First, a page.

First, know where you are in the process
It can be daunting to start a website project if you don’t have any experience with this process (or even if you have!). Where do you start? Who should be part of the process? How do you create and organize the content?
Your starting point will depend on where you are in your project:
- If you are just getting started, this guide will help you approach any project; starting with defining your goals and strategies
- If your web strategy has been defined, the Research or UX Design pages have some items that should help you discover what problems and/or content needs you are trying to design for.
- If you already understand your requirements pretty well and you are ready to start your visual or UI design, the Visual Design section can guide you with components and brand guidelines to speed up your design process.
- It is never too early to think about Accessibility and start planning for how to ensure your service is truly available for everyone
- Writing for the Web section covers writing and organizing your content to make it easy to understand and actionable for your users.
Minimum UX Requirements for SRP
Learn about the processes to receive usability approval for a University IT service, product, or project
6 Steps Guide to Defining User Experiencs:
1. Construct at website strategy
What is the purpose of your website? Who are you hoping to reach? Do you have goals for your website and/or your users?Define goals
2. Understand Your Users
Learn more about your users and/or of the performance of your current site before you leap into execution on your new siteEvaluate User Needs
3. Identify Content Needs
Creating a content audit of your existing website and and identifying content needs is very useful for any project.Create a Content Audit
4. Build a Sitemap
Sitemaps are hierarchical tree structures typically starting with your homepage, branching out into each succeeding level of navigation.Develop a Sitemap
5. Define Page Goals
Draft content sketches for pages in your sitemap and define the user tasks that will hit these pages concurrently.Draft content sketches
6. Develop Content
All websites are no more, and no less than the content they are made of.Design and develop content
1. Construct a website strategy
Start with a simple statement of intent
- What is the purpose of your website? Do you have goals and objectives for your website?
- Who are you hoping to reach? (It’s expected to have one group or many.) Do you have goals for your users?
- Do you have an idea of the scope of the project?
Decide who needs to participate in your project and how
You will want to identify:
- Decision Makers: individual(s) that need to approve the content and site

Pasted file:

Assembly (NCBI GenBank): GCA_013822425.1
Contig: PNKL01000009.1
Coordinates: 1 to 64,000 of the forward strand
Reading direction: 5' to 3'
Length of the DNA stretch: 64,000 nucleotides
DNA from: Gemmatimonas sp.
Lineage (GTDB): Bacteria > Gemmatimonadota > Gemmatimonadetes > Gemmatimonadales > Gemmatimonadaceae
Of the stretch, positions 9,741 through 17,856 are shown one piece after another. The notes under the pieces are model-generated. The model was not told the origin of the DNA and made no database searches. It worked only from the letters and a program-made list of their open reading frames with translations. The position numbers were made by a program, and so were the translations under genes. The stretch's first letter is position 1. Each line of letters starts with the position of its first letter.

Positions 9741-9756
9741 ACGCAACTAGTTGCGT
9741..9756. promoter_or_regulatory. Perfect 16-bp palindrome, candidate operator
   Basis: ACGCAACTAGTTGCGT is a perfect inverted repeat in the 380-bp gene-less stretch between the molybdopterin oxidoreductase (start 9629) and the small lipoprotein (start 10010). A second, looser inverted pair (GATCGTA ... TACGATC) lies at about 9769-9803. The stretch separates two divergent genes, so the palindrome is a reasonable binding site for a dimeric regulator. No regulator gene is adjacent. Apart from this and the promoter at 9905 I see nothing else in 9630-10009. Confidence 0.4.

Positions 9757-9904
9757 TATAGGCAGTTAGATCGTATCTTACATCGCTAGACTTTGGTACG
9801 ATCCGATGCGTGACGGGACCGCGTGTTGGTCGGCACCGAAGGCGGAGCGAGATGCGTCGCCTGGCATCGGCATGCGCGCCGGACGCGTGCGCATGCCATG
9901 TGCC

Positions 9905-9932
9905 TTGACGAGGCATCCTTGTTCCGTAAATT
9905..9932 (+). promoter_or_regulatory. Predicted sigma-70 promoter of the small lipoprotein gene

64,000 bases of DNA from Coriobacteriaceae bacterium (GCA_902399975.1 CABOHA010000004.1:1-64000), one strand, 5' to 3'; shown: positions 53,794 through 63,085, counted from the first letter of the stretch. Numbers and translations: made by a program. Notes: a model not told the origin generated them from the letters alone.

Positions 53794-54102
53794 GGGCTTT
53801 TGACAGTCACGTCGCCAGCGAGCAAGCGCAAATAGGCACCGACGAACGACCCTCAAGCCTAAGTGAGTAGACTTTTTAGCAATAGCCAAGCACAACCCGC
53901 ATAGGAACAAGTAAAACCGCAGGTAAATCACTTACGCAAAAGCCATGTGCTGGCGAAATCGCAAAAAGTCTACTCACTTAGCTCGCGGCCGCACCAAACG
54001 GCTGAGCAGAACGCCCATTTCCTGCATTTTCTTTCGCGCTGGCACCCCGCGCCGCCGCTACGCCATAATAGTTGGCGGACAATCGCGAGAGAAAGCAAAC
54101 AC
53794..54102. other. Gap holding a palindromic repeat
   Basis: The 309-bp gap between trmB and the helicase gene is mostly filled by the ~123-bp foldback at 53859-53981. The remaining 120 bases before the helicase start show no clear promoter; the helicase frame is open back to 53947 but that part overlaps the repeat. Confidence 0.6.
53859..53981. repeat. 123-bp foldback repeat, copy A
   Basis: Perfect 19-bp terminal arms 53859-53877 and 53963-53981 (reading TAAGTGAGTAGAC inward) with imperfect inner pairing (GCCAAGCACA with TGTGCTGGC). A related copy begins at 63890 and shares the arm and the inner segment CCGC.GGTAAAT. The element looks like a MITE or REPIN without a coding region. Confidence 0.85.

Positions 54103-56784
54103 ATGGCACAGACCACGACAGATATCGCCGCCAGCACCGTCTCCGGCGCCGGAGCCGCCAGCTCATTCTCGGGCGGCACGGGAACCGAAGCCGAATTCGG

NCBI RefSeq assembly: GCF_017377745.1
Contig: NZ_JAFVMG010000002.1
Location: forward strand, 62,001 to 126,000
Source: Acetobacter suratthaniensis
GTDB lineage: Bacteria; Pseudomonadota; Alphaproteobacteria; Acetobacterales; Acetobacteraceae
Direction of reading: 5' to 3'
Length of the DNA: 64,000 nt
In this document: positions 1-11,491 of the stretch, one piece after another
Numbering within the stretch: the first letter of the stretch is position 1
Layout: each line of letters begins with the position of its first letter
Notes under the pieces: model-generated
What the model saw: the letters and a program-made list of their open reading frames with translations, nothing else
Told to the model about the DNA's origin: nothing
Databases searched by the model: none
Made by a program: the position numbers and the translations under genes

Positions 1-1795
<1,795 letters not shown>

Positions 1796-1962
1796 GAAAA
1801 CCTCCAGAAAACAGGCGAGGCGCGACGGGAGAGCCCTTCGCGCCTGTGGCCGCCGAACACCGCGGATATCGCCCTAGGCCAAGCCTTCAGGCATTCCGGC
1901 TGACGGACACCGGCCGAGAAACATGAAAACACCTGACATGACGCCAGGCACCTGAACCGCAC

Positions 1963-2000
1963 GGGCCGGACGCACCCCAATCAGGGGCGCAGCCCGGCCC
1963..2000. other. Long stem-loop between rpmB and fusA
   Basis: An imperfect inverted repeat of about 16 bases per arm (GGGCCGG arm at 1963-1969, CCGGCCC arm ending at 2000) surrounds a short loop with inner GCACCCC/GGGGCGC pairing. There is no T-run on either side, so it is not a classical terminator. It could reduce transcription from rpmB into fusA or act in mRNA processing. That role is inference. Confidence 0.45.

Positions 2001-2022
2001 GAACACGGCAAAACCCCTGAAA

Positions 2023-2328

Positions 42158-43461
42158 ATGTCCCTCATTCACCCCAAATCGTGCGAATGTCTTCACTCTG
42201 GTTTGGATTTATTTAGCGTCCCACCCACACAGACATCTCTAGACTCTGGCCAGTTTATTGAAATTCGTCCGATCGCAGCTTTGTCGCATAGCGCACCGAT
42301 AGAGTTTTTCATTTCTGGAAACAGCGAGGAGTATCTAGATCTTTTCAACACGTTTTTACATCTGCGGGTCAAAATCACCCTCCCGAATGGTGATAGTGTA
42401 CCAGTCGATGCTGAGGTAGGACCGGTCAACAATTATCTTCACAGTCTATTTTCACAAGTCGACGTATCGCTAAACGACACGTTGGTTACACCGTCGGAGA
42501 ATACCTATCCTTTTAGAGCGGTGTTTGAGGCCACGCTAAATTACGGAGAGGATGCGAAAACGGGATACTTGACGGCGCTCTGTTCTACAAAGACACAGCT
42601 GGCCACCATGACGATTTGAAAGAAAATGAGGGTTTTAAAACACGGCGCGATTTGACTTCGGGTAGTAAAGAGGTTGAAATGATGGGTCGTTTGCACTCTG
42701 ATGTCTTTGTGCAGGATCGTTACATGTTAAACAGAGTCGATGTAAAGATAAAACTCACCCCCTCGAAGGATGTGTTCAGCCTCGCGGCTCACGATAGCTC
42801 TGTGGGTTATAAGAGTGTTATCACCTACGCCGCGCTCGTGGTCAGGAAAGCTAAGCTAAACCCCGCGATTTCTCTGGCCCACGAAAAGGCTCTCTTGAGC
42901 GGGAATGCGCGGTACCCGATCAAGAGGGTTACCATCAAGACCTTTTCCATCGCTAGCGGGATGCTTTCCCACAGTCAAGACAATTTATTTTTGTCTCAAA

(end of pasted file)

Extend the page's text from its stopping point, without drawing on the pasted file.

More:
- Stakeholders: individual(s) that need to be informed about the project and its progress
- Doers: individual(s) that will write content, design the UI, build or rebuild in the website content management system,
- Project Manager(s): individual(s) that will own the project and facilitate its progress etc.),
Also, think about how you think you could successfully communicate with all of these people.
How to: construct a web strategy
Click on the link below for a template you can use to help design an informed website strategy.Constructing a Website Strategy
Case Study: Importance of an Informed Website Strategy
Click on the link below to learn about the importance of an informed website strategy from from our projects.Importance of an Informed Website Strategy
2. Understand your users
Evaluate what information is needed to build your website
Are you hoping to learn more about your users and/or of the performance of your current site before you leap into execution on your new site? If so, you’re a great candidate for conducting user experience research. SWS often partners with teams at Stanford to help uncover and conduct the research that would be beneficial to your project.
If you are working from an existing site, you’ll certainly want to review your website analytics if they exist. This will help you learn about how your site has been performing up to this point. Just bear in mind that analytics will tell you what is happening, but they will not tell you why. Our team at SWS can help you with this analysis if that is useful to you.
3. Identify content needs
Conduct a content audit
For those of you with an existing website, creating a content audit of your existing website is very useful, particularly if you plan to work with any of your existing content. (If you plan to scratch your existing site entirely, you could consider skipping this step, but often it can be easier to start from something, rather than nothing.)
Create a site outline
If you are starting anew, you may want to begin by outlining your website like you might a table of contents — this will be the beginning of the navigation for your website. If you are working from an existing website, you could start in a similar place by evaluating your current navigation to determine if it continues to be the right structure for your content (if you are working with an existing site, you can use this guide to automatically generate a map of your current site). In both cases, this will be the beginning of your sitemap.